In Washington DC and wherever in the US federal employees proliferate, there is a lot of weeping and wailing over a wall.
This not Jerusalem’s Wailing Wall. It is President Donald Trump’s border wall.
It is the border wall between the US and Mexico that Trump boasted the Southern neighbor would pay for…uh, er, he means…Mexico will pay for it one way or the other…uh, er, he means, through the renegotiated trade deal that Trump forged with Mexico but, in the meantime, the American taxpayers must pay for ….uh, er, he means a barrier, not necessarily a concrete wall…
Whatever it is that Trump means — and he means something other than what he says from day to day, which makes it difficult to guess what he really means — if it spells W-A-L-L, the new Democratic majority on Capitol Hill, led by Speaker Nancy Pelosi, has flatly said no way. WALA!
Trump wants $5 billion for his wall. The Democrats refuse to provide for it in the budget. Trump says he needs the wall for “border security.” The Democrats are willing to provide funds for border security but not for what they describe as a stupid wall. But Trump doesn’t want the Democrats’ version of border security. He insists on his wall.
In other words, Trump is facing a blank wall.
On the other hand, Trump has vowed that unless he gets his wall funded, he will continue to stonewall and not sign any legislation that will reopen the partially shut-down federal government. Which explains why there is a lot of weeping and wailing among federal employees who have either been furloughed or have been made to work without pay for the longest time now, since shutting down the government became the hostage-taking weapon of choice in Washington DC.
That leaves the Republicans with their backs against the wall, because the majority of Americans blame Trump and the GOP for the shutdown. They vividly remember that meeting at the oval office, between Trump and Pelosi and Senate Minority Leader Chuck Schumer where Trump boasted that he was proud to cause a government shutdown in the name of border security and that he would take full responsibility for it.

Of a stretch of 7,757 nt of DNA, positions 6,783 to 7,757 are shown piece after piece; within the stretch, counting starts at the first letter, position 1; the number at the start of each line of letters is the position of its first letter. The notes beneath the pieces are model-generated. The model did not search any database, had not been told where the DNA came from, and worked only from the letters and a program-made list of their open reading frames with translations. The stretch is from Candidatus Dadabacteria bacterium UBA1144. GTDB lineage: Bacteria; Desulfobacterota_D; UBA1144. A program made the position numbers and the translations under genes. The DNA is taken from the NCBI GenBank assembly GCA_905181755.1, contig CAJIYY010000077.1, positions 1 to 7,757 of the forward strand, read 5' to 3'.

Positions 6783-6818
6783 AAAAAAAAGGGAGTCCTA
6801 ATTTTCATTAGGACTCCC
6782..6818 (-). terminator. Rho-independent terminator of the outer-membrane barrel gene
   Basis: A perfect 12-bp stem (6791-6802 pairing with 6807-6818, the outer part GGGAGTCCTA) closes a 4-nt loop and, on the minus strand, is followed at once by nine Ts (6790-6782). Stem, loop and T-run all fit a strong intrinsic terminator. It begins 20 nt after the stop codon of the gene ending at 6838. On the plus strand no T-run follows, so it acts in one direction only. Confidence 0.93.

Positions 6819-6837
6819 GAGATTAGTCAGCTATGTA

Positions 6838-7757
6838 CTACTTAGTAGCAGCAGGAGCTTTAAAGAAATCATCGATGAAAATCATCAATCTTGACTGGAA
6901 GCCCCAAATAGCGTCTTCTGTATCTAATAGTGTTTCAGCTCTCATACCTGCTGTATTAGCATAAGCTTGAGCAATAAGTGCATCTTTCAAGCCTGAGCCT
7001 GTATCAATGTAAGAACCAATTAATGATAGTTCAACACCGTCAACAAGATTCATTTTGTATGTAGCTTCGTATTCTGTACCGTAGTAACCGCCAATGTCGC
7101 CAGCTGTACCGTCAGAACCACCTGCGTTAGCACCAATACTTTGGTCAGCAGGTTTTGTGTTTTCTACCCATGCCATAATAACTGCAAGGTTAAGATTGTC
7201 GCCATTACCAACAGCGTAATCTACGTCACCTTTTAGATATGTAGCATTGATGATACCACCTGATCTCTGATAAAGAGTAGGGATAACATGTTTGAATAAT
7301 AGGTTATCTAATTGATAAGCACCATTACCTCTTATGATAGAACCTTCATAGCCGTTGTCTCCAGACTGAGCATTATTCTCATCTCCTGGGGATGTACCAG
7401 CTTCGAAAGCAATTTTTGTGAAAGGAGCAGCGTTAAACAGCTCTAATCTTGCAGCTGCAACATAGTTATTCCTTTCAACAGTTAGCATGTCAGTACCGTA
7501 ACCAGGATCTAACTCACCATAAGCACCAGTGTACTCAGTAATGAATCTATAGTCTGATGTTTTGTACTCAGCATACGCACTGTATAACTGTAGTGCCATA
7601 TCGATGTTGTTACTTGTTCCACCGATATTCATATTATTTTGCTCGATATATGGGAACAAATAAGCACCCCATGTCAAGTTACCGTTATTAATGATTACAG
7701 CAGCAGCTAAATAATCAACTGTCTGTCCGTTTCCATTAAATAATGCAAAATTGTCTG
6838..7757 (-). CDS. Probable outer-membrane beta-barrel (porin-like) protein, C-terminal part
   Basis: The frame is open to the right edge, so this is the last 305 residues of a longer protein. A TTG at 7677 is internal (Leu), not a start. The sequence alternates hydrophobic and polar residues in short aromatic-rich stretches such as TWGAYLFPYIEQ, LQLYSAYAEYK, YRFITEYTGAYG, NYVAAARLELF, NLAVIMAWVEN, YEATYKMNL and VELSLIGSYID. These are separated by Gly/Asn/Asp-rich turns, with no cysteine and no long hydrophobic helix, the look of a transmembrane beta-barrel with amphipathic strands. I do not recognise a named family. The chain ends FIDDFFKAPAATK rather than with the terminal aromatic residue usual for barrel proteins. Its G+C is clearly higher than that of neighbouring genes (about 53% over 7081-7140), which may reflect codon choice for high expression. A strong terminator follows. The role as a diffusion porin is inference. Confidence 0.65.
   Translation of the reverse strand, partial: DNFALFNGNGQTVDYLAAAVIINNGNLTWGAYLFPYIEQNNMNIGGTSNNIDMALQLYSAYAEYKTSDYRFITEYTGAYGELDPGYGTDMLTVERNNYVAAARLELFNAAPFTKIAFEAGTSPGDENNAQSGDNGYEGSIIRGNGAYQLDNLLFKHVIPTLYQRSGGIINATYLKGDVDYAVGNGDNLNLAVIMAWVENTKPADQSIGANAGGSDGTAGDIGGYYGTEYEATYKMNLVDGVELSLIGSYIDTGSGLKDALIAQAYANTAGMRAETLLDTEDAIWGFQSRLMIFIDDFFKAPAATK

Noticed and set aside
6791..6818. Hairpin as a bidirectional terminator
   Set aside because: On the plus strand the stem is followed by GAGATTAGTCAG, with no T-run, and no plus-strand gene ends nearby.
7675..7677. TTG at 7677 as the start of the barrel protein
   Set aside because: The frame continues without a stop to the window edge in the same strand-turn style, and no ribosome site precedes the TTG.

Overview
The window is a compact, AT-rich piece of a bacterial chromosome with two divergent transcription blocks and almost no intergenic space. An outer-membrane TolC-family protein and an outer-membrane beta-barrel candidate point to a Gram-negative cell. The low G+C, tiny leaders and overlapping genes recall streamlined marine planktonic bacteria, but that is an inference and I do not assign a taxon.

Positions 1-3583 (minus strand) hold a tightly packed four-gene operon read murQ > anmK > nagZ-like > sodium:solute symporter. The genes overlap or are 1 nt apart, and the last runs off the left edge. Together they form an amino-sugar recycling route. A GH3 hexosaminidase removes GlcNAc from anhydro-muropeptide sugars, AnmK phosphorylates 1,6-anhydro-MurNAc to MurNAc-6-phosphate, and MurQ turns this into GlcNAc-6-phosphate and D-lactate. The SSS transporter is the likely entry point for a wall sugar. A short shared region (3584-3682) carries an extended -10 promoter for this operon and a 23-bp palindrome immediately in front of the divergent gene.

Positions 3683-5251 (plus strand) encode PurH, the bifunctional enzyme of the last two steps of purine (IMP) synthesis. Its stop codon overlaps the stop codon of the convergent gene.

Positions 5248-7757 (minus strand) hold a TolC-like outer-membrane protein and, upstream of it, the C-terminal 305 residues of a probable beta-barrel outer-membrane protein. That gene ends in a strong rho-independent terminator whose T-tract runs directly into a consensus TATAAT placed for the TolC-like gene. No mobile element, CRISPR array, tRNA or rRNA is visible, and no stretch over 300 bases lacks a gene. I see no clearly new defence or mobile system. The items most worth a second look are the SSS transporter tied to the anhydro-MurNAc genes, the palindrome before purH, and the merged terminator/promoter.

Of course, the King of Weaselers (in Tagalog, “Hari ng Palusot”) is now saying that “everyone” is to blame for the shutdown, particularly the Democrats.
During the presidential campaign, “a border wall that Mexico will pay for” was the centerpiece of the Trump platform. Two years into his presidency, Trump, who holds the world record for being a bare-faced liar among world leaders (making him The Lyin’ King) has been unable to deliver on his promise — not that his conscience bothers him, but that his voter base, egged on by conservative radio and TV hosts, are holding him to his promise.
For perspective, the US Congress has to pass spending bills and the President has to sign it in order for the federal government to operate. The states have their own budgets and are only affected by the shutdown of federal departments on whose operations they depend.
Congress has approved and Trump has signed five bills providing funding for defense, energy and water, labor, health and human services, the legislative branch and veterans affairs. Seven other bills need congressional action and presidential approval. These would fund the Departments of Agriculture, Commerce, Justice, Homeland Security, Interior, State, Transportation and Housing and Urban Development, as well as some other smaller agencies.